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Psychosocial adaptation of siblings of children with chronic medical illnesses

Tritt, G.S. & Esses, L. (1991, April). Psychosocial adaptation of siblings of children with chronic medical illnesses. American Journal of Orthopsychiatry, 58(2), 211-218.


According to Tritt and Esses, "Theory and research concerning chronic medical illness in children focus predominantly on the stresses and adaptations of the patient and parents; the adjustment of siblings has largely been overlooked." Tritt and Esses research the impact of a chronic illness on the siblings of the ill child. They sought to affirm the theory that "all family members are affected when a child becomes chronically ill." In assuming this task, Tritt and Esses also recognized that there could be positive effects for some siblings.

Tritt and Esses studied fifty-four siblings. The index group consisted of twenty-seven siblings who were from families with a chronically ill child; the remaining twenty-seven siblings—the control group—were from families with healthy children. The chronically ill children studied had diabetes, juvenile rheumatoid arthritis, or gastrointestinal dysfunctions. These illnesses were chosen because "they are not life-threatening, require prescribed medications and treatments, and frequently require parental involvement in ongoing care."

Through a series of four tests, the behavioral and emotional adjustments of the siblings were assessed. One test, the Behavior Problem Checklist (BPC), contained a series of items in which the parents rated the siblings. Secondly, the Self-Appraisal Inventory (SAI) attempted to define the self-concept of each sibling. Next, the What I Think and Feel Questionnaire (WITF) sought to determine the anxiety level of each sibling. Finally, the Kleins Sibling Questionnaire was implemented only with the index group. This interview questionnaire captured their "thoughts and feelings about the impact of chronic illness on them and their families."

Tritt and Esses found little statistically that related the "chronic illness in children and their siblings’ emotional adjustment. Perhaps most importantly, no significant differences in self-concept were found between the two groups." The only notable difference between the two groups emerged in the behavioral adjustment of the siblings of ill children, as experienced by their parents.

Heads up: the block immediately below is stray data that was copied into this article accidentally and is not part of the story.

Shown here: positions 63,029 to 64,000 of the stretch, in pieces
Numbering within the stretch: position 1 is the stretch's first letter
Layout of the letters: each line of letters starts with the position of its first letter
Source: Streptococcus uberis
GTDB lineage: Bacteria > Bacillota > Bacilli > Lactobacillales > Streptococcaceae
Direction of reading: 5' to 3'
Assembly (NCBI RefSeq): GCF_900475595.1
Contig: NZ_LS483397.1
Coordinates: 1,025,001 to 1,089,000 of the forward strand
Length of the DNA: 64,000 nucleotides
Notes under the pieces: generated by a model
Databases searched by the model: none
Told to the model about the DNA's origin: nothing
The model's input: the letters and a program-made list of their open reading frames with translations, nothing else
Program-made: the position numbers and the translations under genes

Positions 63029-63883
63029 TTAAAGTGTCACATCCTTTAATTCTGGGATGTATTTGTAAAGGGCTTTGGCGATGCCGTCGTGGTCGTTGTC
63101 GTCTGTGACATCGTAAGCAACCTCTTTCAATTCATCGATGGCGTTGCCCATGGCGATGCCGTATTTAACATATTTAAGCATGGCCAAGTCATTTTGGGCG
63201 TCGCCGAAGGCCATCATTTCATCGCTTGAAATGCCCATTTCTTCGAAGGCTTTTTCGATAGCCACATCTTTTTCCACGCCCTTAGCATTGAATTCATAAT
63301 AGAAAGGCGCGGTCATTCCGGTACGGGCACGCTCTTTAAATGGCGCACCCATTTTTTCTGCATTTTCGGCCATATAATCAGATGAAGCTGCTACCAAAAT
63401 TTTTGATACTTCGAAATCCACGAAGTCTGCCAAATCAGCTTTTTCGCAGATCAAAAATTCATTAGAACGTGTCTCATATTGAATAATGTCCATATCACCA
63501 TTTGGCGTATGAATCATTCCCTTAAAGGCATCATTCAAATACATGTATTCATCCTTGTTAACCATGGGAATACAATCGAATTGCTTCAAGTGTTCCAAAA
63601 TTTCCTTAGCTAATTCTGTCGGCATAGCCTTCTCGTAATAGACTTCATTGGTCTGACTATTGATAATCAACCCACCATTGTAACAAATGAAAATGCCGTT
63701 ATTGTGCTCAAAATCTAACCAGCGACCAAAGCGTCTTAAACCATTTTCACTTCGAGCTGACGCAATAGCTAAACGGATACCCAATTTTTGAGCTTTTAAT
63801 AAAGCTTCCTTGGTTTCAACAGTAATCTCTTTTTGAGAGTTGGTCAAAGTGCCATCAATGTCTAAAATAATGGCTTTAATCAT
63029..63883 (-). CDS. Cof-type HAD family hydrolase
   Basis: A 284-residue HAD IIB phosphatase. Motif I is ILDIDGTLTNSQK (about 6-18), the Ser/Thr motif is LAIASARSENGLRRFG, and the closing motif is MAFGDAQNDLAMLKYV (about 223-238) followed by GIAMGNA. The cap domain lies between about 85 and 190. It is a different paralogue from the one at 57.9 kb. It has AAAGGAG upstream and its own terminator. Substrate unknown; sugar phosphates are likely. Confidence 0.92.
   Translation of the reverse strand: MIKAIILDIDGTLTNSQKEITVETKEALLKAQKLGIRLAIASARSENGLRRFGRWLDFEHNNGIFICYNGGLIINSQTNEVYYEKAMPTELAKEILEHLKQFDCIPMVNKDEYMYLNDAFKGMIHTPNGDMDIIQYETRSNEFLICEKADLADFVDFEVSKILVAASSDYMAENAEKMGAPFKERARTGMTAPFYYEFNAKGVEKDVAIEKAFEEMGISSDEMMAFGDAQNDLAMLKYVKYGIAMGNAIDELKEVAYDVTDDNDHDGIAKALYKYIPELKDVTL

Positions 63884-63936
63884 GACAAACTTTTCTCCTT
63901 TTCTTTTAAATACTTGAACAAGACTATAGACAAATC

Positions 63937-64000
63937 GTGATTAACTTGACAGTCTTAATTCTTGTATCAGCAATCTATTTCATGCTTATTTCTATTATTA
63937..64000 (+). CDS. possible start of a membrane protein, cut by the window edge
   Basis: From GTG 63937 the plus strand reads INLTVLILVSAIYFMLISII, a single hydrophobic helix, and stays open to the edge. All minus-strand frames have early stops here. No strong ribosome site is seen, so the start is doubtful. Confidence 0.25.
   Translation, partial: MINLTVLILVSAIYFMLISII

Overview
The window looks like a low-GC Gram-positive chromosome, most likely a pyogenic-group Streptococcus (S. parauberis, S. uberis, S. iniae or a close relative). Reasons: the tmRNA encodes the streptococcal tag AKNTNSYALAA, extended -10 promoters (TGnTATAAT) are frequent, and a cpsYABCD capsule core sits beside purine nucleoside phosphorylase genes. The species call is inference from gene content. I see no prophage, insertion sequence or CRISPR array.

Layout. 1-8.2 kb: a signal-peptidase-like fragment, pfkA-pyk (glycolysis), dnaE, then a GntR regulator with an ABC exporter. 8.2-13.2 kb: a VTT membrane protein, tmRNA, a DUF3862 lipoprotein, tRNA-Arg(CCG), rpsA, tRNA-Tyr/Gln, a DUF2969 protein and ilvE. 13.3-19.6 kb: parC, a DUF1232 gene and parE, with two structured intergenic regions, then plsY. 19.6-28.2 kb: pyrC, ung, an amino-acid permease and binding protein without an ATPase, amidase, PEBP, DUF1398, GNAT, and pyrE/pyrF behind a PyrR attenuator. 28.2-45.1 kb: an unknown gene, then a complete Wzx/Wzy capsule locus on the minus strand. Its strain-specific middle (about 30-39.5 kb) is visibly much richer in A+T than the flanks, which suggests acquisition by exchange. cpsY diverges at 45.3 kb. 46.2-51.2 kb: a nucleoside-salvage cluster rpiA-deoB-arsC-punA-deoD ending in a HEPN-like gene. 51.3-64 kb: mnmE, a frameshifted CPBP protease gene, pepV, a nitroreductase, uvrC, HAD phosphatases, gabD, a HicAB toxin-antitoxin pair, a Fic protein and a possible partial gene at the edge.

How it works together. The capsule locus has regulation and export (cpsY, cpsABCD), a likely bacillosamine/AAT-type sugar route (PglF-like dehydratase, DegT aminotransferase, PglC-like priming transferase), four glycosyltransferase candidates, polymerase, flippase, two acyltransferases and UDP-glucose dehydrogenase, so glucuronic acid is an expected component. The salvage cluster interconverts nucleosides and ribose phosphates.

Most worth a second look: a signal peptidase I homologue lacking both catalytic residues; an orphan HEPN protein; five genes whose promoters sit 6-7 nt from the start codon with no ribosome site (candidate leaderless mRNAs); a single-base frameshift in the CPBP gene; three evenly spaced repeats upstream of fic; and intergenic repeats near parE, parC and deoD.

Qualitatively, Tritt and Esses found some interesting results. Through the interviews with these siblings, they found that "over one-half of the siblings felt that the ill child received special treatment. This was the case more often with those siblings of children with diabetes, because the treatment is more regimented than the other diseases." Tritt and Esses also found that many of the siblings carried some resentment toward the ill child due to the difference in the amount of responsibilities they held. When the question was raised "who in the family do you think is most unhappy because of your brother’s or sister’s illness?", these siblings thought that they themselves were the most unhappy.

Overall, the information from this article affirmed the theories that siblings of chronically medically ill children "are affected by the illness in some adverse ways and raise concerns regarding the potential for psychosocial difficulties for children with the target group." However, Tritt and Esses found that further research was necessary before drawing any definite conclusions about the relationship between childhood chronic illnesses and the adjustment of the siblings.


  1. Is there anyone in your youth group who has a chronic illness or has a family member afficted with a chronic illness? If so, how does the child or sibling emotionally adjust to the situation? Behaviorally?
  2. What is the role of a youth worker in this situation? How can you balance the needs of the ill child and the healthy sibling?
  3. Does the youth worker have a responsibility to the parents of the sick child? What are those responsibilities?


This article should encourage youth leaders to be aware of the effects of chronic medical illness on the members of his or her family. In dealing with adolescents, it is essential that teachers, youth leaders, and parents become educated on the expected adjustments of chronically ill children and their siblings.